President Barack Obama took aim on Tuesday at Republican presidential front-runner Donald Trump and accused critics of playing into the hands of Islamic State in a speech meant to cement his legacy and set a positive tone for his final year in office.
Obama knocks Trump, voices optimism in speech to set 2016 tone
Trump, whom Obama did not mention by name in his speech, is leading the Republican field ahead of the Nov. 8 election to pick the next president.
Obama, delivering his last annual State of the Union speech to Congress as president, called for leaders to "fix" U.S. politics and criticized candidates such as Trump for using anti-Muslim rhetoric that betrayed American values.
"When politicians insult Muslims ... that doesn't make us safer," he said, drawing applause from the crowd in the House of Representatives chamber. "It's just wrong. It diminishes us in the eyes of the world. It makes it harder to achieve our goals."
The billionaire businessman, citing national security concerns, has called for a temporary ban on Muslims entering the United States and a wall on the U.S. border with Mexico to stop the flow of illegal immigrants, ideas the White House strongly opposes.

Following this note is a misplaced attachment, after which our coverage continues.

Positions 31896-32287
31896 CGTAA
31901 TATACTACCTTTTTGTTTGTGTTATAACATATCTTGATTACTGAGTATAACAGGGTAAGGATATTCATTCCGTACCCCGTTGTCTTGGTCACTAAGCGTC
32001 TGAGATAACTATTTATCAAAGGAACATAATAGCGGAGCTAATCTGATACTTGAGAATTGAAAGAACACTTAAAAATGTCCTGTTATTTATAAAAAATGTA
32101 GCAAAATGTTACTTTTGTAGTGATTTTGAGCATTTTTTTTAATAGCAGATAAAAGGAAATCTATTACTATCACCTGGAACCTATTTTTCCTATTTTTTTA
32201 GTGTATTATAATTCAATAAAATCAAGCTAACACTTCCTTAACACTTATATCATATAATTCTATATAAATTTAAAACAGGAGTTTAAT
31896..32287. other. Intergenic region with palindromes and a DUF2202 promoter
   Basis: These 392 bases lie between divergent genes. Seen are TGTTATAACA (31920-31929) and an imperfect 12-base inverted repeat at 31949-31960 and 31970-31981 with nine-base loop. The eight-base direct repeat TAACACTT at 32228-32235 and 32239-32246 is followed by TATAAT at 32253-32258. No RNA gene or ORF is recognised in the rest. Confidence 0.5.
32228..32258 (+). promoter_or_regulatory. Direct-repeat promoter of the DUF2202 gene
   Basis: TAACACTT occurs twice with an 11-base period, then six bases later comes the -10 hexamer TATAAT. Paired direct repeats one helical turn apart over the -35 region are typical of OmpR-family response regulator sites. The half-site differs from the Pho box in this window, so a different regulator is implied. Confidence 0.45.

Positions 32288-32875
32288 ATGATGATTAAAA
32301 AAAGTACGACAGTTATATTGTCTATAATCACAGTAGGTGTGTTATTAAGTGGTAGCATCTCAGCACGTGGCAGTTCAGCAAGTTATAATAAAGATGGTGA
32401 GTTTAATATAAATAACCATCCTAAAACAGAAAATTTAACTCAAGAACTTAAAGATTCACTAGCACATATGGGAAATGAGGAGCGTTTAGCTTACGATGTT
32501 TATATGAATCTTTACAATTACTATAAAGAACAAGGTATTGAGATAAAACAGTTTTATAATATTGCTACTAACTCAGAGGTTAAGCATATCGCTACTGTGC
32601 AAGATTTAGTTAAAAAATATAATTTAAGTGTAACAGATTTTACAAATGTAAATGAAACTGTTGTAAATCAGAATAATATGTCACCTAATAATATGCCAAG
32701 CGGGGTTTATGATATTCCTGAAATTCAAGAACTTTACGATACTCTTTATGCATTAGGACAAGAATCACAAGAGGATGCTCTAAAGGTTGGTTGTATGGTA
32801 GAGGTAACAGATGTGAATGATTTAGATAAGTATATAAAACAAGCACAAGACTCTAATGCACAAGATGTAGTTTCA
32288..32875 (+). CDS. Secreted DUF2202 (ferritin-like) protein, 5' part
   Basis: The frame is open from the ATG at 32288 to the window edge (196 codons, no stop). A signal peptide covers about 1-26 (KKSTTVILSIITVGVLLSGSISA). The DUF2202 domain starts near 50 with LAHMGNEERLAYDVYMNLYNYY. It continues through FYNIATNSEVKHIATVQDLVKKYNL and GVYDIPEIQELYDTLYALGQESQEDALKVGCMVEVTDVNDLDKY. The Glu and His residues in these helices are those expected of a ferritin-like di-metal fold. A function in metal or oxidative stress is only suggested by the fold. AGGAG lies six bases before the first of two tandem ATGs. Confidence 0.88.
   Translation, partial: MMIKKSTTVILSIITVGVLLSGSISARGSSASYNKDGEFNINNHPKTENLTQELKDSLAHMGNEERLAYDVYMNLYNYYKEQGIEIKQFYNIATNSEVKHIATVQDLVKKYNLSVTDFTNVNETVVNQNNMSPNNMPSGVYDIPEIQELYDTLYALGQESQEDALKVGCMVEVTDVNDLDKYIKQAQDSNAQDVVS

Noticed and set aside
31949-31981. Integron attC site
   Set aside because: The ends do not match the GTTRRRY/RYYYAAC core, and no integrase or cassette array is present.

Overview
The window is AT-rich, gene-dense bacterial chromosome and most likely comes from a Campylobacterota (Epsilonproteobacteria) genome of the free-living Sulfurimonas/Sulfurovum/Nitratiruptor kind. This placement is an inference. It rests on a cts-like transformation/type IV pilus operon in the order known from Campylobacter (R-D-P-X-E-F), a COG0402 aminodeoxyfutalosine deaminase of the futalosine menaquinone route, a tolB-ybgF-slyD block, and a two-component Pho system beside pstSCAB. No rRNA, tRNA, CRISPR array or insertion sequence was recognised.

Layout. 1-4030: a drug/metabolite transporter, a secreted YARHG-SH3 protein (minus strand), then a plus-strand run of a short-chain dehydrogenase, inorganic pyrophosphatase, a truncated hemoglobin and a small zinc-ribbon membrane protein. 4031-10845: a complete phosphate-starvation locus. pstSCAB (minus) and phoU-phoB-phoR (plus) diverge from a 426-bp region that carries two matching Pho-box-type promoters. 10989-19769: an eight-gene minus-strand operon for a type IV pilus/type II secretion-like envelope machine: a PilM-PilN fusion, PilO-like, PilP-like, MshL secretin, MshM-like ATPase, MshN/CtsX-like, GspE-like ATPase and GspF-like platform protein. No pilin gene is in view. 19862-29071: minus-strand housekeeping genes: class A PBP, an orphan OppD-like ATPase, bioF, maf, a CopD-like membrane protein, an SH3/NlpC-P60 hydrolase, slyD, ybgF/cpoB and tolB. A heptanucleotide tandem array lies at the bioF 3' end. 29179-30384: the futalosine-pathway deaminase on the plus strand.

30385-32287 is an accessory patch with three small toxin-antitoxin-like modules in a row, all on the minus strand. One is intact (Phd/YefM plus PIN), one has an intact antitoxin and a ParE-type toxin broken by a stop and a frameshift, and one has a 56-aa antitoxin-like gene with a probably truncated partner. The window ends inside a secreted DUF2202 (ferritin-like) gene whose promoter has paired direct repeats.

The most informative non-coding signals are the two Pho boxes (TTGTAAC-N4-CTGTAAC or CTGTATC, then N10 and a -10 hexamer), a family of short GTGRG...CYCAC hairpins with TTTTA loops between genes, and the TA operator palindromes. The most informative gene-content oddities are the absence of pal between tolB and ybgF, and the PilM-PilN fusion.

Obama sought to contrast his more optimistic view of America's future with those of the Republican candidates trying to replace him.
He said it was "fiction" to describe the country as being in economic decline. While acknowledging that al Qaeda and Islamic State posed a direct threat to Americans, he said comparing the effort to defeat the militants who control swaths of Iraq and Syria to World War Three gave the group just what it wanted.
"Masses of fighters on the back of pickup trucks, twisted souls plotting in apartments or garages: they pose an enormous danger to civilians; they have to be stopped. But they do not threaten our national existence," Obama said.
Republicans say the president's strategy to defeat Islamic State is flawed and insufficient.
JOIN OUR PULSE COMMUNITY!
Eyewitness? Submit your stories now via social or: